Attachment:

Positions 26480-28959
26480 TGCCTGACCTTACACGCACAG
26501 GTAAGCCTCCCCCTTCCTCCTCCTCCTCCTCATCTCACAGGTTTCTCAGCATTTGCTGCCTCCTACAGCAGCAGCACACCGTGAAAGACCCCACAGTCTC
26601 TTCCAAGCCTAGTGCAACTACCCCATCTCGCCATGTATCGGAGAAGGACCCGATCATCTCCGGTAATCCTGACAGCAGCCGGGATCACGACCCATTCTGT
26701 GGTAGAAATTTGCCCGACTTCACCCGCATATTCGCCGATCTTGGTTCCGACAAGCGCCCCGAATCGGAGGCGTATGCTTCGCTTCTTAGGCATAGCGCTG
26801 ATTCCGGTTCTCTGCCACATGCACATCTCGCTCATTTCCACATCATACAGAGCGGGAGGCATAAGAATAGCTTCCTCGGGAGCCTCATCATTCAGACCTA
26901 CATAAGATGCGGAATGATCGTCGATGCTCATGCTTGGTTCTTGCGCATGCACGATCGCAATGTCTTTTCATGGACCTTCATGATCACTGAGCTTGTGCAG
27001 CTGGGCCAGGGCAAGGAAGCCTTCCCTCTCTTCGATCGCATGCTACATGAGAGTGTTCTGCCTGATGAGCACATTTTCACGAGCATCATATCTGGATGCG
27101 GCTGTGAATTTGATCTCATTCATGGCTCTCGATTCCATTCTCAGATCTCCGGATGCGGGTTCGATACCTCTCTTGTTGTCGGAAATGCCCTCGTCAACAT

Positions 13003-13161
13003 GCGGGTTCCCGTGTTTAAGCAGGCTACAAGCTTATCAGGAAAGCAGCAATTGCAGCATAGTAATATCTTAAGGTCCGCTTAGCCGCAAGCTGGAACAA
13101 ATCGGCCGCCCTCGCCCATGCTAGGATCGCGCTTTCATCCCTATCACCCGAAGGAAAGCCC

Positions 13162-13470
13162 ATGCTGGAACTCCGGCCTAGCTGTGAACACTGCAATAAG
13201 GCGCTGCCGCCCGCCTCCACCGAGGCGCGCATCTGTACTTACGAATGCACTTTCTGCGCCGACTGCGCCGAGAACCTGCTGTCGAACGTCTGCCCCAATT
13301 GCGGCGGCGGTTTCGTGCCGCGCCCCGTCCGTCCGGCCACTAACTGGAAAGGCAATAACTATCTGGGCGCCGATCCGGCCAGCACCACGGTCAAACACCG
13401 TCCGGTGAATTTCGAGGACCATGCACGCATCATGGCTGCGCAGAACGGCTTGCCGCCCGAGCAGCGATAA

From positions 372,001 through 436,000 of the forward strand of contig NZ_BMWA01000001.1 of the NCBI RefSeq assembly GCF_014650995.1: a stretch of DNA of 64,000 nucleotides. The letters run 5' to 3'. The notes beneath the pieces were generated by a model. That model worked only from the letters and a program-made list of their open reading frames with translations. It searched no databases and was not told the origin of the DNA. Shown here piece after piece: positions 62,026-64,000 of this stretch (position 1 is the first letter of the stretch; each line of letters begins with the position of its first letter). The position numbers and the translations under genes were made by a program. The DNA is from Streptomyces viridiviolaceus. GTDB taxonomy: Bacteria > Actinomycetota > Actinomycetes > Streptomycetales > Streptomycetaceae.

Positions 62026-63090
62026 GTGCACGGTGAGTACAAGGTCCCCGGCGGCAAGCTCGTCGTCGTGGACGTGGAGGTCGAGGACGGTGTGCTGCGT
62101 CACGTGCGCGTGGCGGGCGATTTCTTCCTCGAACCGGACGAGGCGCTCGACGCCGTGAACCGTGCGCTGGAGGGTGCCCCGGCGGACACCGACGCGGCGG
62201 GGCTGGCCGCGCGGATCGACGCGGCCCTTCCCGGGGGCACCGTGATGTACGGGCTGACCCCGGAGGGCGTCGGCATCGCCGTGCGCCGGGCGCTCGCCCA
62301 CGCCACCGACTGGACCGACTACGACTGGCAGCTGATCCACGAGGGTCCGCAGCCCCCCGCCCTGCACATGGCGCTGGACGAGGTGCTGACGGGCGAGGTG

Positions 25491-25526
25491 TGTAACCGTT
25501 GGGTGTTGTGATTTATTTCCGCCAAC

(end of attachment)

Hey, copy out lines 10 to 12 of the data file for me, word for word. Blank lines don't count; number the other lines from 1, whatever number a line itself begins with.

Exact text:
Positions 13003-13161
13003 GCGGGTTCCCGTGTTTAAGCAGGCTACAAGCTTATCAGGAAAGCAGCAATTGCAGCATAGTAATATCTTAAGGTCCGCTTAGCCGCAAGCTGGAACAA
13101 ATCGGCCGCCCTCGCCCATGCTAGGATCGCGCTTTCATCCCTATCACCCGAAGGAAAGCCC